Figurative paintings of black people
Robert Peterson, "Sunday Kind of Love," 2022, 54 x 114 in., oil on canvas, courtesy of Claire Oliver Gallery

Claire Oliver Gallery (Harlem, NY) is presenting “When You See Them, You See Me,” the debut solo exhibition by artist Robert Peterson. Featuring 13 life-scale oil on canvas figurative paintings, Peterson aims to capture time through his art, highlighting Black family life as joyous, loving, and balanced. So often Black men and women are unfairly stereotyped, and fractured family dynamics are what the media and popular culture choose to highlight. Peterson looks at his work as an opportunity to flip the narrative and shed light on the strength, resilience, and gentleness of the Black community that is hardly ever showcased.

“When You See Them, You See Me”
Claire Oliver Gallery
claireoliver.com
Harlem, New York
Through November 5, 2022

figurative painting of a black man
Robert Peterson, “Crown of Righteousness,” 2022, 30 x 24 in., oil on canvas, courtesy of Claire Oliver Gallery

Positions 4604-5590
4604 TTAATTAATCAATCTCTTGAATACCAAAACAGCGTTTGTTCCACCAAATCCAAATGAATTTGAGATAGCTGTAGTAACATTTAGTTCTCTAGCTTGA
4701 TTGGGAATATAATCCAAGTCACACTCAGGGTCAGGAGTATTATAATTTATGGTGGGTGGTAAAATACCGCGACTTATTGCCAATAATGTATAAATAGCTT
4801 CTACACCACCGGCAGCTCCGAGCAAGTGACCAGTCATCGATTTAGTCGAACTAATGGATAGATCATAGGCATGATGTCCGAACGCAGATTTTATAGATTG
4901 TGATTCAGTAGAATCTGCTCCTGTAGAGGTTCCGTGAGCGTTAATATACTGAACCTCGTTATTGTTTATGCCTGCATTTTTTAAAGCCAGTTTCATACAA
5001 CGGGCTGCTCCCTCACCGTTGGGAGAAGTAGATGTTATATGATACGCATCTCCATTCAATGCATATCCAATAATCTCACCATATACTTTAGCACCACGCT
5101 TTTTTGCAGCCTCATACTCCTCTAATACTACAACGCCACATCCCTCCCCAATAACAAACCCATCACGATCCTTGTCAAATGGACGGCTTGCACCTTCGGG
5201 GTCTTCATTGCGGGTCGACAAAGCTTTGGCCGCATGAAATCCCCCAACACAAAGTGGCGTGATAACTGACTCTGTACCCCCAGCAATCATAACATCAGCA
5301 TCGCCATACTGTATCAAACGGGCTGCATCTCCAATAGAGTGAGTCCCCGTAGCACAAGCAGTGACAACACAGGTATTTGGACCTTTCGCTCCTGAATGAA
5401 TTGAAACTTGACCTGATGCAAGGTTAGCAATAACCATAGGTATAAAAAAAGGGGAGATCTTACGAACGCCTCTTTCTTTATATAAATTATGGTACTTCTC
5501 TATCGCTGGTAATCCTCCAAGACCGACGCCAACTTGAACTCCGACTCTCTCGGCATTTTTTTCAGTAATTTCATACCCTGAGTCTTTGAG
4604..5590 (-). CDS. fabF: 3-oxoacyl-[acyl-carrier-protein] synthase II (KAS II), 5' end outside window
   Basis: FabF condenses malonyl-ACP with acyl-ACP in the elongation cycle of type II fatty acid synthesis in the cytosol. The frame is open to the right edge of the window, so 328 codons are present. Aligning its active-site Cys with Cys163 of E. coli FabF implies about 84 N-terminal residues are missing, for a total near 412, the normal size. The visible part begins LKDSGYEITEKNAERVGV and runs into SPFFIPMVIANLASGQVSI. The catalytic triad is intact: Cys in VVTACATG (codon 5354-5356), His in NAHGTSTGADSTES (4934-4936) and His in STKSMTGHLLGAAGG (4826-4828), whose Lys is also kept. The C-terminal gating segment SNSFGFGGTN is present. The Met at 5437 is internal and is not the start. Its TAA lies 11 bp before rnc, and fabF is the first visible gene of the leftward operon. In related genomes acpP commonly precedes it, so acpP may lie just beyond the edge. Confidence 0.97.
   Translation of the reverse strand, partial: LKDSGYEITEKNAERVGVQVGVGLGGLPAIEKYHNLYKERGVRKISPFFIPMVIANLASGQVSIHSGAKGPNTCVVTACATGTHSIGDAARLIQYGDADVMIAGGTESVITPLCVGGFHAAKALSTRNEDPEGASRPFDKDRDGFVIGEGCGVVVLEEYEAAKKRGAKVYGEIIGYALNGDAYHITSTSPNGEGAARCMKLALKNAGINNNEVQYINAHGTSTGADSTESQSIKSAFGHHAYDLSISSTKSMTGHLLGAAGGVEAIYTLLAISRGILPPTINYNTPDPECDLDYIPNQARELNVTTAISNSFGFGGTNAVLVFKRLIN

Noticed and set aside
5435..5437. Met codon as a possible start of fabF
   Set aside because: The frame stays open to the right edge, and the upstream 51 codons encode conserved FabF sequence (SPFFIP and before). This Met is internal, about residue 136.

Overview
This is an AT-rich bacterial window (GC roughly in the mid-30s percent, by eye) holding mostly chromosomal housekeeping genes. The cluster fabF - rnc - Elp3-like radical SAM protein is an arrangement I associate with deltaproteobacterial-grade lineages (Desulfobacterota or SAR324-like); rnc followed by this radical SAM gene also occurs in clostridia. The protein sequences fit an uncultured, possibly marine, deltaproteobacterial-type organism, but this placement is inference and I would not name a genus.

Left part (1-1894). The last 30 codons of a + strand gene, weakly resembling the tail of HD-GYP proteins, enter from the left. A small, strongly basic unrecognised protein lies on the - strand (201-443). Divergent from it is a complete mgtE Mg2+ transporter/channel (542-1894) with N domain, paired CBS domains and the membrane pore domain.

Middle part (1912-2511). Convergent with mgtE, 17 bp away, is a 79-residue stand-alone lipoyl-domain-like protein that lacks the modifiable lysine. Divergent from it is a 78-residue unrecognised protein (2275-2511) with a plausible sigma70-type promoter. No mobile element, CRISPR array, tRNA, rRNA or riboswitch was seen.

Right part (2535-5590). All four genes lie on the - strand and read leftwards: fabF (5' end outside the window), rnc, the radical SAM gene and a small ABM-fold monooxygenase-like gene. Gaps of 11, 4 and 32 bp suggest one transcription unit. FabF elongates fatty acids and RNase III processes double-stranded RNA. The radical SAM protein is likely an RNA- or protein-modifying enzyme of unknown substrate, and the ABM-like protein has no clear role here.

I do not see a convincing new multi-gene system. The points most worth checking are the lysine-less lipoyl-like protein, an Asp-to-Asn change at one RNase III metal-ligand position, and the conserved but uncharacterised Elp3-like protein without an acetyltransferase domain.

“This exhibition is extremely personal to me as it showcases the balance that I have within my own life as a husband and a father, as a Black man,” states Peterson. “I create my work with the idea of correcting the historical record. In 500 years, I want viewers to see the normalcy, peace, and harmony with my subjects – Black people, and Black families in particular, that contrast with the often negative popular narrative. I want my subjects to get the chance to live forever through my work.”

Peterson’s works explore the mundane as a radical act of visibility for Black Americans, honing his work to focus on the Black family and drawing from his own experiences. Peterson’s monumental oil on canvas paintings depict Black individuals as both ordinary and regal, replacing iconographic regalia with the quotidian, and reframing embellished “crowns” with du-rags and jeans.

His works are homages to the quiet heroism of daily life and challenge the politicized gaze upon Black people. His figures’ skin tones are rendered in rich polychrome: a joyous and exuberant expression of love of Black skin.

Figurative paintings of black people
Robert Peterson, “Love Is Love,” 2022, 60 x 60 in., oil on canvas, courtesy of Claire Oliver Gallery

In the past decade, Peterson has evolved from his self-taught origins to exhibiting his works in celebrated galleries and art fairs in New York City, Chicago, Los Angeles, and Miami. In 2016, he was the first Black artist selected “Artist of the Year for Southwestern Oklahoma” by the Oklahoma Arts Council. The following year, he became the Spectrum Spotlight Artist of the Year during Miami’s Art Basel.


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